135  which is designated as a dense urban area, may impose the
  136  requirements of its ordinances on the development only for the
  137  purpose of collecting the appropriate fair-share or
  138  proportionate-share contribution and impact fees to offset the
  139  concurrency requirements of the development. However, the local
  140  government must have an interlocal agreement with the local
  141  government where the impacts arise which governs collection
  142  before imposing the requirements.
  143         (d)(b) As used in this subsection, the term “backlog” means
  144  a facility or facilities on which the adopted level-of-service
  145  standard is exceeded by the existing trips, plus additional
  146  projected background trips from any source other than the
  147  development project under review that are forecast by
  148  established traffic standards, including traffic modeling,
  149  consistent with the University of Florida Bureau of Economic and
  150  Business Research medium population projections. Additional
  151  projected background trips are to be coincident with the
  152  particular stage or phase of development under review.
  153         (16) It is the intent of the Legislature to provide a
  154  method by which the impacts of development on transportation
  155  facilities can be mitigated by the cooperative efforts of the
  156  public and private sectors. The methodology used to calculate
  157  proportionate fair-share mitigation under this section shall be
  158  as provided for in subsection (12).
  159         (d) This subsection does not require a local government to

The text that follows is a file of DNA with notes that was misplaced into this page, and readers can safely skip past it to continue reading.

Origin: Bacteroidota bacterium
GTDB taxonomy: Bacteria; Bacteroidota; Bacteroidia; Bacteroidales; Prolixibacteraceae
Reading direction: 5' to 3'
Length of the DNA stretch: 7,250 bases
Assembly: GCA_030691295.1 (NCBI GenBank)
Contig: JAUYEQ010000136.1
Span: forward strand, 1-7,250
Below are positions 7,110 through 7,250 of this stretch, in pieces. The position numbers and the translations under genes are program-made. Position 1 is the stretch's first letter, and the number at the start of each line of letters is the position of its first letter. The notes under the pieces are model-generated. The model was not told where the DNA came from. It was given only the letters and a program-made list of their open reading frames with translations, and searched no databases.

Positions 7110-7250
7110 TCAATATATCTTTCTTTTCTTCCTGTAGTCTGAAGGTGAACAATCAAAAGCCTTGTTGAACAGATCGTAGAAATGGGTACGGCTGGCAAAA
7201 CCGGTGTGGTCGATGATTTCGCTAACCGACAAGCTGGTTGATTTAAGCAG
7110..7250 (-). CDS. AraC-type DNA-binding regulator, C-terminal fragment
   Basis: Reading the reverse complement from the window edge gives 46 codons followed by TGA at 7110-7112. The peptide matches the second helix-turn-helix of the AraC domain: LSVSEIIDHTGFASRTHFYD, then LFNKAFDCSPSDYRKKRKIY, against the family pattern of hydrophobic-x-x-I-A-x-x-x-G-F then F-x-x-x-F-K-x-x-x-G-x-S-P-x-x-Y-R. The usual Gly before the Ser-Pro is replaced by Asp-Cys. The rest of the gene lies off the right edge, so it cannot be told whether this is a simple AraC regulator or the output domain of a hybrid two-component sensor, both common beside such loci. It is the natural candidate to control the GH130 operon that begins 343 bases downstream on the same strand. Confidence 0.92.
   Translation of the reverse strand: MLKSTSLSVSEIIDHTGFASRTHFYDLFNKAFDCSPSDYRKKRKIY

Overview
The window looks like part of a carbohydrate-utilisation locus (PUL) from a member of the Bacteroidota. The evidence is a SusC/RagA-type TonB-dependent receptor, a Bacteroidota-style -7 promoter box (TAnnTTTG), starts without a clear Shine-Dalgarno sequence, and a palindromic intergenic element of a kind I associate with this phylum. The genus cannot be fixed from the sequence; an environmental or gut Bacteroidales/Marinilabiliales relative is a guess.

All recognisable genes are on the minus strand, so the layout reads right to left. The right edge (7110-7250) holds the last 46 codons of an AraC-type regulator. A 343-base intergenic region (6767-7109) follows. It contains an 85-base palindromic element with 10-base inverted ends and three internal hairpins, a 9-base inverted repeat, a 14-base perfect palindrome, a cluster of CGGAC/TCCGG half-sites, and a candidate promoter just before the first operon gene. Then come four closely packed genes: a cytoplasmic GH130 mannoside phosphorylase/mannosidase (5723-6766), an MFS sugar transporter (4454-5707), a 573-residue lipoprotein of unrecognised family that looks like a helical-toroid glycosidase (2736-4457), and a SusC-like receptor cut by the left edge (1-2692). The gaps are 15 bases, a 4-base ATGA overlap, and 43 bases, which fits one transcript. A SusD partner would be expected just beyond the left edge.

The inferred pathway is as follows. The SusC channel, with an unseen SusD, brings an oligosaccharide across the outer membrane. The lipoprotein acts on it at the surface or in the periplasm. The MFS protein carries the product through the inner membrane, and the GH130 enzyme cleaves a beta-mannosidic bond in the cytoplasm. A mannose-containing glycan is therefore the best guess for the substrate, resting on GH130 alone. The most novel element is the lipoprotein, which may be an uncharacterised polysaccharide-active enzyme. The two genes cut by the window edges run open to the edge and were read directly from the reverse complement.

160  approve a development that is not otherwise qualified for
  161  approval pursuant to the applicable local comprehensive plan and
  162  land development regulations. However, the local government must
  163  process the development’s application to completion even if the
  164  designated funds identified within the adopted 5-year capital
  165  improvements element of the comprehensive plan and any
  166  proportionate-share or proportionate fair-share contribution of
  167  the development are insufficient to fully fund construction of a
  168  transportation improvement required by the local government’s
  169  concurrency management system. The local government may impose
  170  only those transportation funding requirements on a development
  171  which are equal to its proportionate-share or proportionate
  172  fair-share contribution and any required impact fees.
  173         (j) Notwithstanding any other provision of general law,
  174  special act, local government ordinance, or charter, any state
  175  or local transportation ordinance relating to concurrency does
  176  not apply to proposed developments within transportation
  177  concurrency exception areas designated by the Legislature during
  178  the 2009 regular legislative session pursuant to subsection (5).
  179  However, this paragraph does not prohibit a local government
  180  from adopting mobility ordinances and imposing transportation
  181  fees consistent with state law in order to fulfill the
  182  requirements of local government plans for transportation
  183  facilities within designated transportation concurrency
  184  exception areas. The provisions of s. 163.3161(7) do not apply
  185  within exception areas designated pursuant to subparagraphs
  186  (5)(b)1.-3.
  187         (k) A local government that is not designated as a dense
  188  urban area and that experiences transportation impacts resulting
  189  from a development within a transportation concurrency exception
  190  area that is under the jurisdiction of another local government,
  191  which is designated as a dense urban area, may impose the
  192  requirements of its ordinances on the development only for the
  193  purpose of collecting the appropriate fair-share or
  194  proportionate-share contribution and impact fees to offset the
  195  concurrency requirements of the development. However, the local
  196  government must have an interlocal agreement with the local
  197  government where the impacts arise which governs collection
  198  before imposing the requirements.
  199         Section 2. Subsection (2) of section 163.3182, Florida
  200  Statutes, is amended to read: